Forklifts are useful tools across many industries, but they can also be dangerous. Operating a forklift without the proper training can cause accidents and injuries, as can ignoring forklift safety regulations. An estimated 855,900 forklifts exist in the United States, according to the Occupational Safety and Health Administration. Approximately 90% of forklifts will be involved in at least one accident during their use, and about 85 Americans die in forklift accidents annually.
How Forklifts Lead to Death
As a large piece of equipment, forklifts are more than capable of injury and death. In forklift fatalities, the most common causes of death are:
- Crushed by a tipped over forklift
- Crushed between a forklift and another surface
- Crushed between two forklifts or one forklift and another vehicle
- Run over or hit by a forklift
- Material falling from a fork
- Forklifts falling off a surface
- Victims falling onto a forklift fork
While some of these causes are unavoidable accidents, many deaths by forklifts are preventable, through both better operator training and passerby awareness.
Forklift Best Practices
The Occupational Safety and Health Administration has several safety regulations regarding the use of forklifts and other similarly powered industrial trucks. They also encourage the use of several best practices to help avoid accidents:
- OSHA recommends forklift drivers be over 18 years old.
- Forklift drivers should complete regular training consisting of instruction and practical tests.
- Workers should drive forklifts slowly.
- Workers should follow forklift weight capacities.
- People should keep away from forklifts if one is not the operator.
- Forklift paths should be clear of debris.
- Mechanics should regularly inspect forklifts.
- You should train employees to listen for forklift backup signals.
Additional recommendations include:
- Avoid tall and narrow storage to give forklifts room to operate.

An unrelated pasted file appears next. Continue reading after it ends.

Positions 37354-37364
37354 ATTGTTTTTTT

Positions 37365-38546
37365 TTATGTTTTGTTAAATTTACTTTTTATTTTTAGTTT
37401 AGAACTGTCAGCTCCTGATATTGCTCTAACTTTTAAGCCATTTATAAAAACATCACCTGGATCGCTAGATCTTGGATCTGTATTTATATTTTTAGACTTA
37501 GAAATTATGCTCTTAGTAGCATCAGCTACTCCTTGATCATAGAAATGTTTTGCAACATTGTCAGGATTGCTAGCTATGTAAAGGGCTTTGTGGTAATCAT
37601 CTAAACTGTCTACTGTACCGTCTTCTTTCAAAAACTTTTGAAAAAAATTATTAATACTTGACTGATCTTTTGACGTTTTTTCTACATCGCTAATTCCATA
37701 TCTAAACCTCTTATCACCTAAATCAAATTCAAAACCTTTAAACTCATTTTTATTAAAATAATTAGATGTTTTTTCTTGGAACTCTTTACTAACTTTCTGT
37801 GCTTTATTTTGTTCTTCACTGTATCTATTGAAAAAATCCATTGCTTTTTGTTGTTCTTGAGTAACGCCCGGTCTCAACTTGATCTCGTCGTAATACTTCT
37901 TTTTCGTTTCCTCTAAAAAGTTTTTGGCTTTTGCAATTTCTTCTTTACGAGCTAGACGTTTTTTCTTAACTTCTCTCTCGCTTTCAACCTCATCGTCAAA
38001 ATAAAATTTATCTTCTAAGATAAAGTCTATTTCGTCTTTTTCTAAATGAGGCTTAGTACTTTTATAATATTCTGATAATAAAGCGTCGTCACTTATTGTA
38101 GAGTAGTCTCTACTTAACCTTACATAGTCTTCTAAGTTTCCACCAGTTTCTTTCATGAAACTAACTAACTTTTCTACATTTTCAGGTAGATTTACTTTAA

- Dedicate different lanes for pedestrian and forklift traffic.
- Do not install ramps in forklift paths.
- Don’t obstruct doors and intersections.
- Eliminate noise pollution to make it easier to hear forklift signals.
- Use barriers to keep lanes from crossing over.
Depending on your workplace, different safety requirements could take precedence over such arrangements. However, keeping the above layout tips in mind can help make more efficient decisions to enforce forklift safety.
Understanding Forklift Weight Capacities
Forklifts are all marked with a maximum weight capacity, but the specific weight the forklift can handle varies depending on the load center. Switching out parts can also change the weight capacity, and it is also critical to be aware of attachments on your forklift as well.
Exceeding a forklift’s capacity can lead to accidents by dropping the load onto a person or causing other equipment to fall. When using a forklift, keep these tips in mind:
- Purchase one above your expected weight capacity to avoid exceeding the limit.
- Consult a forklift specialist to ensure you’re using the right forklift for your use.
- Maintain data plates in a visible location.
- Measure loads to know where they fall in your capacity.
- Train forklift operators to know how to find the weight capacity.
Restricting Improper Forklift Use
Forklift operators are often responsible for their own safety and operation, but that does not mean they are the only ones who need to know proper forklift uses. Keeping your entire staff informed allows everyone to contribute to safety. It also allows others to report any improper use of forklifts. Some possible inappropriate scenarios can be:
- Adding people to back of forklift to increase counterweight
- Distracting a forklift operator
- Lifting people or unintended loads
- Passengers in the cab or on the exterior
- Sitting on counter-weight
- Swerving the forklift near pedestrians
- Turning off forklift lights
Any of these situations increases the risks for forklift accidents. By following best practices and proper operation procedures, employees can reduce the chance of accidental injury or death, creating a safe work environment for all.